When chef Eric See was forced to close down his Bushwick café, the Awkward Scone, back in June, the borough was temporarily deprived of the New Mexican-style breakfast burritos that had become the spot’s calling card. Stuffed with hashbrowns, scrambled eggs, and green or red chiles shipped over from New Mexico, the burritos’ popularity surprised even See. Now, they’re finally back for good, flanked by an array of New Mexican dishes and treats at Ursula, See’s new Crown Heights space, which opened last Saturday.
Named for See’s grandmother, an 87-year-old former sheriff, Ursula is See’s space to freely highlight his New Mexican roots. At the Awkward Scone, See was only able to expand the concept of New Mexican food so much, he told Bklyner over the phone, and found himself constantly explaining why they served burritos at all in a place with the word ‘scone’ in the name. At the new spot, he said, “I get to really let the southwestern flavors sing without explanation.”
Prominent among those flavors is that of fresh green chile. Chiles, like those grown in the Hatch Valley in the southern part of New Mexico, are an essential part of life in See’s home state, he explained.
“In New Mexico during the season, it’s just like chile roasters on every single corner,” he said. “The smell permeates the city.”
See returned to his hometown in June after closing the café, intending to move back permanently. The closure felt like a huge defeat, even after a career filled with setbacks, he said. Hoping for a “hard reset,” as he described it, he rented a car, packed up his dog, and drove cross-country, stopping at campsites and avoiding major cities. After spending a week back home, however, See realized that things weren’t much different: everyone was going through the same recovery process.
“I was like, well, what am I going to do here?” he said. “I don’t have a job here either.”
Returning to Brooklyn, See felt a renewed sense of hope. “There’s this kind of new energized city here, people just getting through it together, figuring out how to make it work.”
Also encouraged by the response to a series of pop-ups he ran at Crown Heights restaurant Hunky Dory, and wanting to bring New Mexican food to a city that was so clearly hungry for it, See decided to move in a new direction. One of the city’s only southwestern restaurants, the Banty Rooster, had closed during the pandemic, and See had been kicking around the idea of doing a café devoted solely to New Mexican food. The response from friends was heartening.
“I was like, maybe this is what people want,” he said.
See decided not to pursue the new location of the Awkward Scone he’d planned to open in Clinton Hill, and to instead take over a storefront in Crown Heights that his friend Claire Sprouse, Hunky Dory’s owner, had originally planned on turning into a wine bar. See decided to name the space after his grandmother, he said, because her struggles reminded him of his own.
“She’s been through a lot. And she’s always found some way of persevering,” he said.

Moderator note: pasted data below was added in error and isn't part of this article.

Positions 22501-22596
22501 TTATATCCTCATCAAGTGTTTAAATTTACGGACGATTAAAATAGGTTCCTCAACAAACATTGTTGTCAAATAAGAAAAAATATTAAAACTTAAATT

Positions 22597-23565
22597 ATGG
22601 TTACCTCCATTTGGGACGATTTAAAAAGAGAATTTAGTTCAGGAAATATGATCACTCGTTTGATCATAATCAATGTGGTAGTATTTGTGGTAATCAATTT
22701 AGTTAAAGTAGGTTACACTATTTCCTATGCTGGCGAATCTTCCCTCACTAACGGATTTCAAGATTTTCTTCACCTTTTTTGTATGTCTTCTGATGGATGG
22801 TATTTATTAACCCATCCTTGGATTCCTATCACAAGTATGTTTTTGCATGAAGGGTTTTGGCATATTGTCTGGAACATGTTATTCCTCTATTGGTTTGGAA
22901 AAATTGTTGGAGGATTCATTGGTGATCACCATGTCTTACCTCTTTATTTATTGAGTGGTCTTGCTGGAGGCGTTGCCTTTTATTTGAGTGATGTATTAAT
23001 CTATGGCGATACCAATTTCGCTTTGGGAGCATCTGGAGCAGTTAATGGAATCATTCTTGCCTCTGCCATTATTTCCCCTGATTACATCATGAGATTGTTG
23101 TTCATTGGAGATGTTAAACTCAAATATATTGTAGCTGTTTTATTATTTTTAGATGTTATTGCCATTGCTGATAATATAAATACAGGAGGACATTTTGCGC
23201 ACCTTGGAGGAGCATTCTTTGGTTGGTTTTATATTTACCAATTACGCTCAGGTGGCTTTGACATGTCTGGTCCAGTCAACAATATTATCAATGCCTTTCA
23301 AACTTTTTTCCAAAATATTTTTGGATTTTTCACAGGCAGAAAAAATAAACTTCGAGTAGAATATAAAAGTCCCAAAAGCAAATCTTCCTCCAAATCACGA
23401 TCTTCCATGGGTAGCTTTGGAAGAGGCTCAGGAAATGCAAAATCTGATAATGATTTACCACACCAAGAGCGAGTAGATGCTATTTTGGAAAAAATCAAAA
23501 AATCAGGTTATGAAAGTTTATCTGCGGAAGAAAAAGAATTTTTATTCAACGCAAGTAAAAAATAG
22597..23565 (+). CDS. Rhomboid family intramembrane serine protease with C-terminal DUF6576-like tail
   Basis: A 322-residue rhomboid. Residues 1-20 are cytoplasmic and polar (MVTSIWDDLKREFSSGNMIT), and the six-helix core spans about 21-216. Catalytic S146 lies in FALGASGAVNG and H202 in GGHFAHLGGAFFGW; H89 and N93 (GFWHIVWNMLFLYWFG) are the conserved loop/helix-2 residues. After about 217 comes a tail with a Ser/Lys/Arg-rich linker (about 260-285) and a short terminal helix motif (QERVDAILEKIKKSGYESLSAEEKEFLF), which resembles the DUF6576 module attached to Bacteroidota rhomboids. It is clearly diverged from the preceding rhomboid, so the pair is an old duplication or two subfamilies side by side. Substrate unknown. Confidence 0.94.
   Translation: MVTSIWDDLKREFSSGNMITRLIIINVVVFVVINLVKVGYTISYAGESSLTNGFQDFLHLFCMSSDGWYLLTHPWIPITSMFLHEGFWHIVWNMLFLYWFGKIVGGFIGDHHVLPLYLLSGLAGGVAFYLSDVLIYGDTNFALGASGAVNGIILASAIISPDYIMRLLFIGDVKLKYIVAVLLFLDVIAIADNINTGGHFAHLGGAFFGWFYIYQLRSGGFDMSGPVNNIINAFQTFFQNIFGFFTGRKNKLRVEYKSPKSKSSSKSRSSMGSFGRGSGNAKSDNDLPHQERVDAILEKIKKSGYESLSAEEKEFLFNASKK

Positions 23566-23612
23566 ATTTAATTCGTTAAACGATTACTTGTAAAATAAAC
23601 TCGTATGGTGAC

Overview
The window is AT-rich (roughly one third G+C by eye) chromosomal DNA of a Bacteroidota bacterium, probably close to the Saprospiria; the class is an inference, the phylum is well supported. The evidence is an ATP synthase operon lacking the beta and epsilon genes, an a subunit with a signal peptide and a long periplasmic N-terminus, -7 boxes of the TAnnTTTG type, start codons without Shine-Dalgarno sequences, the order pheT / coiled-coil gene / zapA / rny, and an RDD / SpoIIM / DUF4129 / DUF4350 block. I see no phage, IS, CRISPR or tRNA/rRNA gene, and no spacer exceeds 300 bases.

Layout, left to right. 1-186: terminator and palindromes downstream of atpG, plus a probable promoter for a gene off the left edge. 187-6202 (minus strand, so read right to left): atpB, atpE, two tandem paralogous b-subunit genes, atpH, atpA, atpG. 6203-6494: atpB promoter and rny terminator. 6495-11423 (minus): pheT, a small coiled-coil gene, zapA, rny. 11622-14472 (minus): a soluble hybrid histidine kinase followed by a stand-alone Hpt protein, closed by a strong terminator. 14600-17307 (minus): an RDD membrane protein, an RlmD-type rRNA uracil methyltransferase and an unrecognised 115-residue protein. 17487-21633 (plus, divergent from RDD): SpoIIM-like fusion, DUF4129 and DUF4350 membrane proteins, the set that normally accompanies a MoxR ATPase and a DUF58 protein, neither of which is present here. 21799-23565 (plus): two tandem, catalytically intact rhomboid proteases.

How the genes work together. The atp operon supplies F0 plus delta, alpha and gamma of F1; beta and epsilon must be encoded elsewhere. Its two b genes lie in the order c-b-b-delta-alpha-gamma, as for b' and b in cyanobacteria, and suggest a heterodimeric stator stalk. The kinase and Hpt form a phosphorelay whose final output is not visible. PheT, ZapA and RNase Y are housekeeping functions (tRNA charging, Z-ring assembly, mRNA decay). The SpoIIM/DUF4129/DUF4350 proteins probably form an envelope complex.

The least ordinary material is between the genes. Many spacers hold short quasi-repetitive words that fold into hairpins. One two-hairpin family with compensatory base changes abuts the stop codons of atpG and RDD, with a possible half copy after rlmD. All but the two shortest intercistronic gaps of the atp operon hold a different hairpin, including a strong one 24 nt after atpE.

The décor at Ursula is proudly New Mexican, boasting a color scheme reminiscent of a desert sunset, as well as what See describes as “probably the biggest New Mexican flag in New York.” And, like the Awkward Scone, See also wanted Ursula to feel welcoming and inclusive to the queer community. In addition to hanging a rainbow flag in the front window, he hired predominantly queer staff.
“As I look out every day, there’s a very diverse crowd that comes in here, and that’s really exciting to me that everybody feels welcome here,” he said.
The new space offers a full menu of New Mexican-inspired food, and offers takeout and delivery as well as limited outdoor seating. The famous burritos are available only in the morning, and can be ordered with chorizo, bacon, or without meat, and come with scrambled eggs, hashbrowns, cheddar, and red or green chile. A vegan option subs in pinto beans. There’s also a breakfast sandwich, served on brioche.
At noon, Ursula’s kitchen turns its focus to sopapillas, pockets of fried dough, which here come stuffed with carne adovada, ground beef, or Spanish rice along with green or red chiles, pinto beans, and cheese. The treats are difficult to find in the city, said See, who only ever saw them as a dessert dish at the Bounty Rooster.
Also on the afternoon menu is a turkey BLT with green chile aioli and a vegan poblano relleno, which See describes as a kind of “modern Mexican approach” to the dish chile relleno, typically made of stuffed, fried chiles.
See, a seasoned pastry chef who worked under greats like Locanda Verde’s Karen DeMasco, also made sure to have a full pastry case. The blue corn scone, a favorite at the Awkward Scone, sits next to a gluten-free biscochito, a shortbread-like cookie flavored with anise and cinnamon popular in New Mexico, along with a pastelito, a kind of flaky pie that See’s aunt would bake in a tray. The one at Ursula has a filling of green chile, cheddar, and apples. And, because See offers donuts wherever he goes, he said, there’s one with a red chile-passionfruit glaze, as well as an apple cider donut.
The drink menu is more or less the same as the one at The Awkward Scone and is inspired by the culture of herbalism in New Mexico. A selection of tea lattes, made with steamed oat milk, includes ‘The Covenant’ – a nod to the smells of a Catholic church (See was a Catholic schoolboy), it contains rose, hibiscus, cinnamon, and Palo Santo. There’s also the ‘Horchata’ with rooibos, toasted rice, vanilla and cinnamon, and ‘Sakura,’ with matcha, cherry blossom, and vanilla bean.
Ursula is located at 724 Sterling Place in Crown Heights, on the corner of Bedford Avenue. They are open Wednesday to Thursday from 8am to 4pm, and Friday to Sunday from 9am to 7pm.